The current Amazon landscape consists of heterogeneous mosaics formed by interactions between the original forest and productive activities. Recognizing and quantifying the characteristics of these landscapes is essential for understanding agricultural production chains, assessing the impact of policies, and in planning future actions. Our main objective was to construct the regionalization of agricultural production for Rondônia State (Brazilian Amazon) at the municipal level. We adopted a decision tree approach, using land use maps derived from remote sensing data (PRODES and TerraClass) combined with socioeconomic data. The decision trees allowed us to allocate municipalities to one of five agricultural production systems: (i) coexistence of livestock production and intensive agriculture; (ii) semi-intensive beef and milk production; (iii) semi-intensive beef production; (iv) intensive beef and milk production, and; (v) intensive beef production. These production systems are, respectively, linked to mechanized agriculture (i), traditional cattle farming with low management, with (ii) or without (iii) a significant presence of dairy farming, and to more intensive livestock farming with (iv) or without (v) a significant presence of dairy farming. The municipalities and associated production systems were then characterized using a wide variety of quantitative metrics grouped into four dimensions: (i) agricultural production; (ii) economics; (iii) territorial configuration, and; (iv) social characteristics. We found that production systems linked to mechanized agriculture predominate in the south of the state, while intensive farming is mainly found in the center of the state. Semi-intensive livestock farming is mainly located close to the southwest frontier and in the north of the state, where human occupation of the territory is not fully consolidated. This distributional pattern reflects the origins of the agricultural production system of Rondônia. Moreover, the characterization of the production systems provides insights into the pattern of occupation of the Amazon and the socioeconomic consequences of continuing agricultural expansion.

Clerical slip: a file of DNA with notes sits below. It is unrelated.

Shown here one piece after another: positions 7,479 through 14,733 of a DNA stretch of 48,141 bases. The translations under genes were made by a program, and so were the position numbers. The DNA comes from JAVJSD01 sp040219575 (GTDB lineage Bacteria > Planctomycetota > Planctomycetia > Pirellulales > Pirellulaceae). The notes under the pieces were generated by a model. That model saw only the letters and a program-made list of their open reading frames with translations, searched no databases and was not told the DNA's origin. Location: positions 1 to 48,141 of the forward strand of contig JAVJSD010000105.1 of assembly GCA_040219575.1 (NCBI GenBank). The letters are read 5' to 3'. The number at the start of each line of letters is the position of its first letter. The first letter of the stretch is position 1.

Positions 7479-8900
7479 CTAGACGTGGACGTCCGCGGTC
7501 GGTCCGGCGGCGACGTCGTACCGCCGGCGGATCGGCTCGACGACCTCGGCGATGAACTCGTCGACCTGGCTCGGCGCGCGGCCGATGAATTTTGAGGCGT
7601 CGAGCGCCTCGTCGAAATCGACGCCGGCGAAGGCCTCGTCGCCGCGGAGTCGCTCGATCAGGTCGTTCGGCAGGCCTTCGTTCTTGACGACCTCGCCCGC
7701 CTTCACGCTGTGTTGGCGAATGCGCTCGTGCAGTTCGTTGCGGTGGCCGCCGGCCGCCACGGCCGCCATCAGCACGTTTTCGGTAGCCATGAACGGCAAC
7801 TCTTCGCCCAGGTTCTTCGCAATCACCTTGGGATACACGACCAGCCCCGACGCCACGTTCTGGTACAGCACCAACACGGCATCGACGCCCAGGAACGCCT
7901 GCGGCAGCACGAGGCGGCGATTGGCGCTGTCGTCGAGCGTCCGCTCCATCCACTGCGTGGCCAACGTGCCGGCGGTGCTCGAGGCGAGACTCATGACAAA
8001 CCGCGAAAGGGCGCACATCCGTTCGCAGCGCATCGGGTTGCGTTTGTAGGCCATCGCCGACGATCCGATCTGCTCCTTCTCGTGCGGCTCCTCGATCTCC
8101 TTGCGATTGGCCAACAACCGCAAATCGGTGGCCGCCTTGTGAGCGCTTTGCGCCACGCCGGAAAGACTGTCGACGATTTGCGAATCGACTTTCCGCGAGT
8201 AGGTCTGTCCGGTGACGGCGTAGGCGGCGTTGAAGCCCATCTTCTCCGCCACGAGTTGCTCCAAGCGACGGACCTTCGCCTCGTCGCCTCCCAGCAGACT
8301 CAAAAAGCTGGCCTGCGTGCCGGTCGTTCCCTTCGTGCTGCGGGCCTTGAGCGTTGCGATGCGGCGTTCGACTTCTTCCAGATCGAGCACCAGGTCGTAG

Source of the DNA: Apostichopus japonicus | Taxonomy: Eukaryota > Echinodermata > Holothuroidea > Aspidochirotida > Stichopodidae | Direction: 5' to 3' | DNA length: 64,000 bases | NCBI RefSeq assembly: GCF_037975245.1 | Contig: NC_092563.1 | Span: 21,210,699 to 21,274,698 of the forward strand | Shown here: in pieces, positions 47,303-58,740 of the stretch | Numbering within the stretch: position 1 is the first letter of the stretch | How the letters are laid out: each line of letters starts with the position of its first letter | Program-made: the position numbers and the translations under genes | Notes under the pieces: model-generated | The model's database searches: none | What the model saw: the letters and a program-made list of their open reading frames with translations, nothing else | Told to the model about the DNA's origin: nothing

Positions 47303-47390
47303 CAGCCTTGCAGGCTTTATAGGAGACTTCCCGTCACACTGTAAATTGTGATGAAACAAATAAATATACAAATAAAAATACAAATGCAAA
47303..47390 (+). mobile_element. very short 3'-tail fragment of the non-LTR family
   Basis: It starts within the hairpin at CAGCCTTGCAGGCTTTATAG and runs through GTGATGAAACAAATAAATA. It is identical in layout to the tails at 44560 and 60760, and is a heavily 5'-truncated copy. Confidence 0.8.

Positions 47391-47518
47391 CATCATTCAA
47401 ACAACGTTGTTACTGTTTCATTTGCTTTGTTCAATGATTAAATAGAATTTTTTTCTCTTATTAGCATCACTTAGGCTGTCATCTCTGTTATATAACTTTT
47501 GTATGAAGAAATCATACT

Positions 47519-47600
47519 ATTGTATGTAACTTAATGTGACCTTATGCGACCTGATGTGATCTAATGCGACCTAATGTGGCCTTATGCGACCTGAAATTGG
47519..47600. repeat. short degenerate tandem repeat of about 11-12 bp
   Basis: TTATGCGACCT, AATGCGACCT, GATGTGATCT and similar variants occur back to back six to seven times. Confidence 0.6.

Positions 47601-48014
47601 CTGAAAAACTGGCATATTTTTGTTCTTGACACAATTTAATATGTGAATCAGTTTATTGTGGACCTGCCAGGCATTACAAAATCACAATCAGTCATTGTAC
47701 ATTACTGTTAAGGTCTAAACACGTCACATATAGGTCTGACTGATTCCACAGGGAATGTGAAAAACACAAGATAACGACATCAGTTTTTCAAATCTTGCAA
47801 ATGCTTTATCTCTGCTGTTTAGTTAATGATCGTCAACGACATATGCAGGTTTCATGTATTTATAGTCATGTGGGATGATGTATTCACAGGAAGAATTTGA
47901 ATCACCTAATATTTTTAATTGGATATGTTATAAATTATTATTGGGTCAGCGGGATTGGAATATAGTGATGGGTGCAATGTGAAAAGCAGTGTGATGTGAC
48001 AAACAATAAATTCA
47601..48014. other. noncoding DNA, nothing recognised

This is an open access article distributed under the Creative Commons Attribution License
which permits unrestricted use, distribution, and reproduction in any medium, provided the original work is properly cited